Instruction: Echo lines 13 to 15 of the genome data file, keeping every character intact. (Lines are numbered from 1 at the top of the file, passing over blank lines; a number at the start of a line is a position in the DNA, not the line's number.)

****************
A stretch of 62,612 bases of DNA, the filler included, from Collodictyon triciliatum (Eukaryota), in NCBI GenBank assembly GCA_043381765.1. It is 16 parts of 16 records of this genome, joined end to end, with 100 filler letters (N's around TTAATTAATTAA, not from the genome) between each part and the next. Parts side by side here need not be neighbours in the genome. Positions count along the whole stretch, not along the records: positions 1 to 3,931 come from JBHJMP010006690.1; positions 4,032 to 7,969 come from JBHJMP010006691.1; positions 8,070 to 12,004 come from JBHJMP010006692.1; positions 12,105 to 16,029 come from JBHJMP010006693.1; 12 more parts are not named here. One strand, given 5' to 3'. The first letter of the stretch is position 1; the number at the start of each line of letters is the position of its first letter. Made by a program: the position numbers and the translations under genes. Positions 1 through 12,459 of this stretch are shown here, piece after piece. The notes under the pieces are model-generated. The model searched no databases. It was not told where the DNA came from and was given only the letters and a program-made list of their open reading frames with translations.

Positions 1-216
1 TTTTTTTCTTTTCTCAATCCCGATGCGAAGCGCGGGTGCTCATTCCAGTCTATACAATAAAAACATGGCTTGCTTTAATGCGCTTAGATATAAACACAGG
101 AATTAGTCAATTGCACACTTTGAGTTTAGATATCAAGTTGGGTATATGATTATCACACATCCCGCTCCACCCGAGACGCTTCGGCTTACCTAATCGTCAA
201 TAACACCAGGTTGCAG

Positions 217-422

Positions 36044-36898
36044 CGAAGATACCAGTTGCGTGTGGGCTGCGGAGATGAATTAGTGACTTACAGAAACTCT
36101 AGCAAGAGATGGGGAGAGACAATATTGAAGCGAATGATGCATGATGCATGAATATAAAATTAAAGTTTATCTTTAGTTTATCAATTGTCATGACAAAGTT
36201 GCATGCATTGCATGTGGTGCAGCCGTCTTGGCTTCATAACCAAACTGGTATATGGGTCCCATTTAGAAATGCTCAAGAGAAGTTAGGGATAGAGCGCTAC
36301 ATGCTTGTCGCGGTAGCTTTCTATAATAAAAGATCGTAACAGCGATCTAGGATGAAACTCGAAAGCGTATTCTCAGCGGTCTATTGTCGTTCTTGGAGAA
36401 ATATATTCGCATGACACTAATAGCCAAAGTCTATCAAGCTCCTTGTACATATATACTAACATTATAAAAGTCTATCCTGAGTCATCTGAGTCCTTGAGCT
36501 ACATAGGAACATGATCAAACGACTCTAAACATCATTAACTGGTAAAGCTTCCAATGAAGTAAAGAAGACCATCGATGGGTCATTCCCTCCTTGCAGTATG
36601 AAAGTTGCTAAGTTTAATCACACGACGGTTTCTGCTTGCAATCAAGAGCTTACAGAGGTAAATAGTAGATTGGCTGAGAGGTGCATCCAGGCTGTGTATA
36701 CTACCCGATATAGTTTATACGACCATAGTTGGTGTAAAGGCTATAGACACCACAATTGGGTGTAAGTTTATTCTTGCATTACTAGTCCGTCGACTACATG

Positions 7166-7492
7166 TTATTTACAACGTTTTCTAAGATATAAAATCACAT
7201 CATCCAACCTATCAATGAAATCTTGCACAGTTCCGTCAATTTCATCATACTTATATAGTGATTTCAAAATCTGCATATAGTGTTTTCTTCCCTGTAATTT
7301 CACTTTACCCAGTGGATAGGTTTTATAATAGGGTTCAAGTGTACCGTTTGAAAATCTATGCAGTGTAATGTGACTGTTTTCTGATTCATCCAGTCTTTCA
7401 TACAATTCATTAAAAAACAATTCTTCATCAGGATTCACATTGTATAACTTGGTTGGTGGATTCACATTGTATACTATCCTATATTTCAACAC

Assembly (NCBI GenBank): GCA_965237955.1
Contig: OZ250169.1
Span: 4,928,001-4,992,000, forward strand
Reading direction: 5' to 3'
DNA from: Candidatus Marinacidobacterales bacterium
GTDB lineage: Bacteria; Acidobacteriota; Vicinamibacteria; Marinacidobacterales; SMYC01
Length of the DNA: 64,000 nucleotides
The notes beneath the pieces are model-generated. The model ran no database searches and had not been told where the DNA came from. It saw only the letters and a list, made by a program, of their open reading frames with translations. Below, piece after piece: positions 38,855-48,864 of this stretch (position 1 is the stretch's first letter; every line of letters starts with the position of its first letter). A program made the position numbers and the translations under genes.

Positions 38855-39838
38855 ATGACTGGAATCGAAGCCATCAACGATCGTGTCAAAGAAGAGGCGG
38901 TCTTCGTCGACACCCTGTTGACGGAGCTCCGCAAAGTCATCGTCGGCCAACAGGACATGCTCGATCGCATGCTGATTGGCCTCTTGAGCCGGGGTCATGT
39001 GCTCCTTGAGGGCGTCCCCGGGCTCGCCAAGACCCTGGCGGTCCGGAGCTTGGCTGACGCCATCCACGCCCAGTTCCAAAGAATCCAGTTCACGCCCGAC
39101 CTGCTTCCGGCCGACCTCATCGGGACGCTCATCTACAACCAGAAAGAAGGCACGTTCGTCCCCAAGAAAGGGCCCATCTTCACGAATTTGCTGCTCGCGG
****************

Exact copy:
36501 ACATAGGAACATGATCAAACGACTCTAAACATCATTAACTGGTAAAGCTTCCAATGAAGTAAAGAAGACCATCGATGGGTCATTCCCTCCTTGCAGTATG
36601 AAAGTTGCTAAGTTTAATCACACGACGGTTTCTGCTTGCAATCAAGAGCTTACAGAGGTAAATAGTAGATTGGCTGAGAGGTGCATCCAGGCTGTGTATA
36701 CTACCCGATATAGTTTATACGACCATAGTTGGTGTAAAGGCTATAGACACCACAATTGGGTGTAAGTTTATTCTTGCATTACTAGTCCGTCGACTACATG